The Ministry of Health, Ghana, in accordance with global policy, recommends that all suspected malaria cases be confirmed parasitologically before treatment. Not all clinicians, however, base their treatment on test results. Patients also spend a lot of time at health facilities waiting to consult a clinician before being asked to go for testing and to see a clinician with test results. The purpose of the study was to determine if testing all children aged 6 to 59 months with fever reporting at an outpatients department (OPD) for malaria before consultation with a clinician (pre-consultation testing) will influence clinicians to adhere to test results and also reduce the time spent by such patients.
Drug safety assessments in clinical trials present unique analytical challenges. Some of these include adjusting for individual follow-up time, repeated measurements of multiple outcomes and missing data among others. Furthermore, pre-specifying appropriate analysis becomes difficult as some safety endpoints are unexpected. Although existing guidelines such as CONSORT encourage thorough reporting of adverse events (AEs) in clinical trials, they provide limited details for safety data analysis. The limited guidelines may influence suboptimal analysis by failing to account for some analysis challenges above. A typical example where such challenges exist are trials of anti-malarial drugs for malaria prevention during pregnancy. Lack of proper standardized evaluation of the safety of antimalarial drugs has limited the ability to draw conclusions about safety. Therefore, a systematic review was conducted to establish the current practice in statistical analysis for preventive antimalarial drug safety in pregnancy.
Anopheles gambiae and Aedes aegypti are perhaps the best studied mosquito species and important carriers of human malaria and arbovirus, respectively. Mosquitoes have daily rhythms in behaviors and show a wide range of activity patterns. Although Anopheles is known to be principally nocturnal and Aedes principally diurnal, details of mosquito activity are not easily assayed in the laboratory.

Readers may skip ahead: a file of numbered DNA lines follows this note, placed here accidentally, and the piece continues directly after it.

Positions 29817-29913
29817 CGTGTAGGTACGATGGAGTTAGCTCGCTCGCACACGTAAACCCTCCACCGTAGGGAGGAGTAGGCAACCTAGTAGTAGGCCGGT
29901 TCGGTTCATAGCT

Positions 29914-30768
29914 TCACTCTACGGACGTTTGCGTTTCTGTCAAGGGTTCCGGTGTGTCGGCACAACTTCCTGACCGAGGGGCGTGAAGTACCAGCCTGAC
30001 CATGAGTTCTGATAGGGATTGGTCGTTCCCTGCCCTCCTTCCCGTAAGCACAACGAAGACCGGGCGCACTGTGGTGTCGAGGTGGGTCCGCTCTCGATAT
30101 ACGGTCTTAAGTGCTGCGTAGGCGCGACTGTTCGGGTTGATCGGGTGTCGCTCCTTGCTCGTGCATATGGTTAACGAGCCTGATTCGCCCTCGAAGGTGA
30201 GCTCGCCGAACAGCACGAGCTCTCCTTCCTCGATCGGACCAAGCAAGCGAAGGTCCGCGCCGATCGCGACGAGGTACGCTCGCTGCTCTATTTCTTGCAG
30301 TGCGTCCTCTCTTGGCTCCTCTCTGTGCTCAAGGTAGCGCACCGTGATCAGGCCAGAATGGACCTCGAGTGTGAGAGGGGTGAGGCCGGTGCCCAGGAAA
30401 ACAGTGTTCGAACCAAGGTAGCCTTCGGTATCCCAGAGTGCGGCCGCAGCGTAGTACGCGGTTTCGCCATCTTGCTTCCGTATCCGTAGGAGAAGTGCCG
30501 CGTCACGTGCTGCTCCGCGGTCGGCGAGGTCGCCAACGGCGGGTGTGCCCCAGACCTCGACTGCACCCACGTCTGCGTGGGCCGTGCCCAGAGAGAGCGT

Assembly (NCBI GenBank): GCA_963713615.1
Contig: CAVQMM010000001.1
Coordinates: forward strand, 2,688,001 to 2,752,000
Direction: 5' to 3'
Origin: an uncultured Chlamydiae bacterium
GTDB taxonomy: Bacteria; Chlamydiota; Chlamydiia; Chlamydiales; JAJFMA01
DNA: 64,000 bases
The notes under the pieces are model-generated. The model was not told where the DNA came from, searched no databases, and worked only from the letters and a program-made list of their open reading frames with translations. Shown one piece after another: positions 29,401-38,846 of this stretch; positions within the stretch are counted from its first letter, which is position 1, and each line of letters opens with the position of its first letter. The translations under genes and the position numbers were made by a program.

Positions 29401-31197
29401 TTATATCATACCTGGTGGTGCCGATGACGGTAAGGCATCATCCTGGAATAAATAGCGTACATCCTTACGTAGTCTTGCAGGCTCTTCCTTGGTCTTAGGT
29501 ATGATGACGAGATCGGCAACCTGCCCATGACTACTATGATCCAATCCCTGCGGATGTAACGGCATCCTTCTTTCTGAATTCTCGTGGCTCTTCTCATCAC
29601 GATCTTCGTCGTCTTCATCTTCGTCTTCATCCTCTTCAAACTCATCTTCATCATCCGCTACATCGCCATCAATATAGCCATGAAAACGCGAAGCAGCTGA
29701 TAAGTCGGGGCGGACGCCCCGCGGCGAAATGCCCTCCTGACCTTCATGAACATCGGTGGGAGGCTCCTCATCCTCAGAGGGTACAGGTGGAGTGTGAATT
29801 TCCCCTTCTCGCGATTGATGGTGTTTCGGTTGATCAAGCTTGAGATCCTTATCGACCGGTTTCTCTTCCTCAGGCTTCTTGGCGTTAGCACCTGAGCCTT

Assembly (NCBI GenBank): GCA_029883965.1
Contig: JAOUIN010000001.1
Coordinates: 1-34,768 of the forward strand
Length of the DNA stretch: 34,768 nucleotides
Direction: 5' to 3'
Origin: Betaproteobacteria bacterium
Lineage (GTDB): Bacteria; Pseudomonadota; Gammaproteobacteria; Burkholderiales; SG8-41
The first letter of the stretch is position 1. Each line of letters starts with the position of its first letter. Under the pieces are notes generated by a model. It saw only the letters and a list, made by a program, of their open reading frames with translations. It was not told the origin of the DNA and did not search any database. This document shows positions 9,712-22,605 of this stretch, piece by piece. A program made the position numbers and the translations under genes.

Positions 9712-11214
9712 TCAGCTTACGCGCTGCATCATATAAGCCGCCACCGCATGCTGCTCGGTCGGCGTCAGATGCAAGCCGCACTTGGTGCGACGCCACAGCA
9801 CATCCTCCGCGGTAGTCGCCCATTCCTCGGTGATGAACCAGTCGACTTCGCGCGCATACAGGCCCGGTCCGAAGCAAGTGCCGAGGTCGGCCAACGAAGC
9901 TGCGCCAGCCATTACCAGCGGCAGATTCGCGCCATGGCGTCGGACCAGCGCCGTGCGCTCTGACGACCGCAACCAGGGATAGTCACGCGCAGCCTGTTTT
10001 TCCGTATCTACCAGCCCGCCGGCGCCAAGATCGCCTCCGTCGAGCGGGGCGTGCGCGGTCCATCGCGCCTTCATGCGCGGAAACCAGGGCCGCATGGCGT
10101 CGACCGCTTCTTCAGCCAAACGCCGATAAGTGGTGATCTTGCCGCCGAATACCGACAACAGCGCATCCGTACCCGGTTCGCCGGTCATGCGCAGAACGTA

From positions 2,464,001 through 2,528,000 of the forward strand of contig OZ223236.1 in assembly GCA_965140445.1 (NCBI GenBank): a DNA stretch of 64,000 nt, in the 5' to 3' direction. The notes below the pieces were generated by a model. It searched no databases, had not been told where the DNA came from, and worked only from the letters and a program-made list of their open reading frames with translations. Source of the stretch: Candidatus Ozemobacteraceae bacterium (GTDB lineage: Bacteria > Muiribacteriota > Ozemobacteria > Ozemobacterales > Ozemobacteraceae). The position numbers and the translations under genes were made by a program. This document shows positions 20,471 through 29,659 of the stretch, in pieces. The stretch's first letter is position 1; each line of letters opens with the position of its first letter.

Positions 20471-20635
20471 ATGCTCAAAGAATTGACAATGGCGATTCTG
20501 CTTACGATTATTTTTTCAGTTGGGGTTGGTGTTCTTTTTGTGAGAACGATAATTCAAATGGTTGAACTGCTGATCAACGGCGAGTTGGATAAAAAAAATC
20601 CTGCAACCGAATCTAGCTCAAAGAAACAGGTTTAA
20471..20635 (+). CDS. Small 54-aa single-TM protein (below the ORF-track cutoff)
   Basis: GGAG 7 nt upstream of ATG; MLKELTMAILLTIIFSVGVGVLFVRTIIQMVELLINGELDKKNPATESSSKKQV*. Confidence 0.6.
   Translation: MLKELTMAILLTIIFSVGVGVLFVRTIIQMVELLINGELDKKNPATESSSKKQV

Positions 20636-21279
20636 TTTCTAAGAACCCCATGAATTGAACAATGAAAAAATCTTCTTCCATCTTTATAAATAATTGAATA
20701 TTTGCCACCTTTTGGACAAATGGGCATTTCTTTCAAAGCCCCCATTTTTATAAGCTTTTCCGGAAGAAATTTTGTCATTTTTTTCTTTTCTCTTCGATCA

Targeting the transmissible stages of the Plasmodium parasite that develop in the human and mosquito host is a crucial strategy for malaria control and elimination. Medicinal plants offer a prolific source for the discovery of new antimalarial compounds. The recent identification of the gametocytocidal activity of lophirone E, obtained from the African plant Lophira lanceolata (Ochnaceae), inspired the evaluation of the plant also against early sporogonic stages of the parasite development.
To optimize vaccine implementation visits for young children, it could be efficient to administer the first RTS,S/AS01 malaria vaccine dose during the Expanded Programme on Immunization (EPI) visit at 6 months of age together with Vitamin A supplementation and the third RTS,S/AS01 dose on the same day as yellow fever (YF), measles and rubella vaccines at 9 months of age. We evaluated the safety and immunogenicity of RTS,S/AS01 when co-administered with YF and combined measles-rubella (MR) vaccines.
The coronavirus disease 2019 (COVID-19) pandemic that first emerged in Wuhan in China's Hubei province has quickly spread to the rest of China and many other countries. Within 3 months, more than 125 000 people have been infected and the death toll had reached over 4600 worldwide on March 12, 2020. In an attempt to contain the virus, the Chinese Government has made unprecedented efforts and invested enormous resources and these containment efforts have stemmed the spread of the disease.
Ongoing efforts to fight Plasmodium falciparum malaria has reduced malaria in many areas, but new tools are needed to monitor further progress, including indicators of decreasing exposure to parasite infection. Sero-surveillance is considered promising to monitor exposure, transmission and immunity.
In the Amazon basin, indigenous forest-dwelling communities typically suffer from a high burden of infectious diseases, including malaria. Difficulties in accessing these isolated ethnic groups, such as the semi-nomadic Yanomami, make official malaria data largely underestimated. In the current study, we longitudinally surveyed microscopic and submicroscopic malaria infection in four Yanomami villages of the Marari community in the northern-most region of the Brazilian Amazon.
Support vector machine (SVM) and general regression neural network (GRNN) were used to develop classification models for predicting the antimalarial activity against Plasmodium falciparum. Only 15 molecular descriptors were used to build the classification models for the antimalarial activities of 4750 compounds, which were divided into a training set (3887 compounds) and a test set (863 compounds).
Malaria antigen detection through rapid diagnostic tests (RDTs) is widely used to diagnose malaria and estimate prevalence. To support more sensitive next-generation RDT development and screen asymptomatic malaria, we developed and evaluated the Q-Plex™ Human Malaria Array, which quantifies the antigens commonly used in RDTs—Plasmodium falciparum–specific histidine-rich protein 2 (HRP2), P. falciparum-specific lactate dehydrogenase (Pf LDH), P. vivax –specific LDH (Pv LDH), and Pan malaria lactate dehydrogenase (Pan LDH), and human C-reactive protein (CRP), a biomarker of severity in malaria.